The essay by Suman Rawal focuses on ‘Disgust’ as a mandatory factor, as and when people advocate for justice and fight the everyday inequalities. The sense of disgust, for example, from the stench of the burning dead bodies is the peak point of recognising a certain degree of injustice.
Close your eyes for a minute, I want you to visualise a scene from the movie, Schindler’s List, directed by Steven Spielberg. The scene where Oskar Schindler puts a handkerchief on his face, as he gets disgusted by the smoke coming out from the burning dead bodies of the Polish Jews. Moments later he also spots the dead body of the beautiful girl in the red coat, who he had earlier noticed among the many other Jews, walking in fear of the Nazi persecution. The outcome of the liquidation of Kraków ghetto was this huge pile of dead bodies, burning and stinking as Oskar Schindler put his handkerchief on. This was the stench from the late 1930s to mid-1940s which disgusts Schindler, or what can be called the stench of antisemitism. However, the disgust from the stench of dead bodies is transformed into something life-changing, as something which compels him to remove his handkerchief when the corpse of the “girl in the red coat” arrives for the final elimination.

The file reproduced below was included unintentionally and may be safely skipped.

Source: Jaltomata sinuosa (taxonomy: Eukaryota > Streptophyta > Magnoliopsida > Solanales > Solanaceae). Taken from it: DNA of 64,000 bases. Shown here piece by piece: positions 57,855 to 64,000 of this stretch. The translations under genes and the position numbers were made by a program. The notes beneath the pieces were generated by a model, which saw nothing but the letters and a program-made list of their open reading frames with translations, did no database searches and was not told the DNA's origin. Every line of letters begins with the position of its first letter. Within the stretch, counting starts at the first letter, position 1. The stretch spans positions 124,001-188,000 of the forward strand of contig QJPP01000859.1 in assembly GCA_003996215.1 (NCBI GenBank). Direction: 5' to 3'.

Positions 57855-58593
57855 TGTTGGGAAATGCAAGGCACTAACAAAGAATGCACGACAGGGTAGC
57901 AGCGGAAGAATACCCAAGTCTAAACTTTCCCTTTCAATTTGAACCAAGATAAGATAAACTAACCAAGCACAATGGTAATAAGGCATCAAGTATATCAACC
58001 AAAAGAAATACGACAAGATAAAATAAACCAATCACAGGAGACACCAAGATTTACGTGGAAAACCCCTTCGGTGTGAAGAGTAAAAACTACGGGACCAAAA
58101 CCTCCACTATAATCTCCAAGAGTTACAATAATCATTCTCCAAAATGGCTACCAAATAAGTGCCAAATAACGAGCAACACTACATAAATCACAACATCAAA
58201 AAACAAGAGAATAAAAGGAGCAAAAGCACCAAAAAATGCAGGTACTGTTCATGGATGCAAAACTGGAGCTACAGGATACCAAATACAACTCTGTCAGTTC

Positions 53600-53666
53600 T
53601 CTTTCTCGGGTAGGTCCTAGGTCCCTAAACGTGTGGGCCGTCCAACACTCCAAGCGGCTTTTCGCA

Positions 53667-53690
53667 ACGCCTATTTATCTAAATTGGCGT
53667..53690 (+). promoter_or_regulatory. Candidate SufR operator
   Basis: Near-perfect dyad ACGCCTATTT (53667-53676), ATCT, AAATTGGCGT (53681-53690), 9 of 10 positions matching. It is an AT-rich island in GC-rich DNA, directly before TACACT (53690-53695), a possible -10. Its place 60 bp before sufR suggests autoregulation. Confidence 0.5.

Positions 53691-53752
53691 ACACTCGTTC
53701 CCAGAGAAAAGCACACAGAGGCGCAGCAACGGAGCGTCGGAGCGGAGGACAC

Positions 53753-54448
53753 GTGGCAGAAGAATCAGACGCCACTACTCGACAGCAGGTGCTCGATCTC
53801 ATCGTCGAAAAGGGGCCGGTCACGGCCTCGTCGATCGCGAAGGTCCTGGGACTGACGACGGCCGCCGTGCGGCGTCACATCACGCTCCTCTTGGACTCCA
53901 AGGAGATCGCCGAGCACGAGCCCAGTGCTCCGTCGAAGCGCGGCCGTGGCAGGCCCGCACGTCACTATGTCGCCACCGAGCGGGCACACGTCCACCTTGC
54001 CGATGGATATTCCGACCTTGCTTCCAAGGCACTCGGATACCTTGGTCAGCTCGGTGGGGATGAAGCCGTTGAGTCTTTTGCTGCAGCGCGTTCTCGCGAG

Now, imagine this red coat that the girl wore, in the scene, as the red blood which covers your body when you are dying from antisemitism. Are you disgusted now? Will you be able to transform your disgust into a strong call against the injustices done? Let me add a little bit more to your disgusting experience of antisemitism.